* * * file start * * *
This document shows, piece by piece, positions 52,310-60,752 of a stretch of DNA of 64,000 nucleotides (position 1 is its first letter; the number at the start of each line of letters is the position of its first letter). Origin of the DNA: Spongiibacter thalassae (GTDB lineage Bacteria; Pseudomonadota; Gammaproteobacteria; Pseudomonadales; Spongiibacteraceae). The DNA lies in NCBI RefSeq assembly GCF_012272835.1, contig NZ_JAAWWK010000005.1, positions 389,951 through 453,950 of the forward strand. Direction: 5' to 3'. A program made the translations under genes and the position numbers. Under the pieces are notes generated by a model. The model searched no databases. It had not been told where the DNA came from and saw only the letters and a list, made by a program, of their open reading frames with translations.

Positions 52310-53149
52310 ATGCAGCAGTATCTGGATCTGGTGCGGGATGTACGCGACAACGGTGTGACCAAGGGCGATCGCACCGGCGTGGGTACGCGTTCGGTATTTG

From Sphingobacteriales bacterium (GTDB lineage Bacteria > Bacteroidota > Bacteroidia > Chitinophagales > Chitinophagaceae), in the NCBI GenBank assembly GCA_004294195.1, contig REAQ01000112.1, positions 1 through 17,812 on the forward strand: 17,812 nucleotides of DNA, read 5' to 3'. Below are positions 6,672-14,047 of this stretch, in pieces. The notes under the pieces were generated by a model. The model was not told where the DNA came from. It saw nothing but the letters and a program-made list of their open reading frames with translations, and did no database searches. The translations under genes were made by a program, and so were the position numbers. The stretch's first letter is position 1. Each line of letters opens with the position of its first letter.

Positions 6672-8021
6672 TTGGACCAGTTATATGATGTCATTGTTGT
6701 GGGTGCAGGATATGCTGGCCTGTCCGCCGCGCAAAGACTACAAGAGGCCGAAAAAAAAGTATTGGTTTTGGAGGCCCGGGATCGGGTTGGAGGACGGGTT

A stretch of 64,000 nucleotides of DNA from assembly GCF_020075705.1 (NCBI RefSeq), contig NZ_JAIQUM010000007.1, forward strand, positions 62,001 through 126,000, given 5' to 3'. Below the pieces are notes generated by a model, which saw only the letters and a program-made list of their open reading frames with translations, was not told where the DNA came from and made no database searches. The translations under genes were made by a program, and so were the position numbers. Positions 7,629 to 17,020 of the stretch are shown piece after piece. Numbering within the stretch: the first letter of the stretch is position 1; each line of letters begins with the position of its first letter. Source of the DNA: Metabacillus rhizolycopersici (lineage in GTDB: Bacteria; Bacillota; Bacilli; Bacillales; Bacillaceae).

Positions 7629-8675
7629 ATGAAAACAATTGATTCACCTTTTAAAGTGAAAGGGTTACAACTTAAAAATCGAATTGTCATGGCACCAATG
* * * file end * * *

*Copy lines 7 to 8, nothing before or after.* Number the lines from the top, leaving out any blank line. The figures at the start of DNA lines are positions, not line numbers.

6701 GGGTGCAGGATATGCTGGCCTGTCCGCCGCGCAAAGACTACAAGAGGCCGAAAAAAAAGTATTGGTTTTGGAGGCCCGGGATCGGGTTGGAGGACGGGTT

A stretch of 64,000 nucleotides of DNA from assembly GCF_020075705.1 (NCBI RefSeq), contig NZ_JAIQUM010000007.1, forward strand, positions 62,001 through 126,000, given 5' to 3'. Below the pieces are notes generated by a model, which saw only the letters and a program-made list of their open reading frames with translations, was not told where the DNA came from and made no database searches. The translations under genes were made by a program, and so were the position numbers. Positions 7,629 to 17,020 of the stretch are shown piece after piece. Numbering within the stretch: the first letter of the stretch is position 1; each line of letters begins with the position of its first letter. Source of the DNA: Metabacillus rhizolycopersici (lineage in GTDB: Bacteria; Bacillota; Bacilli; Bacillales; Bacillaceae).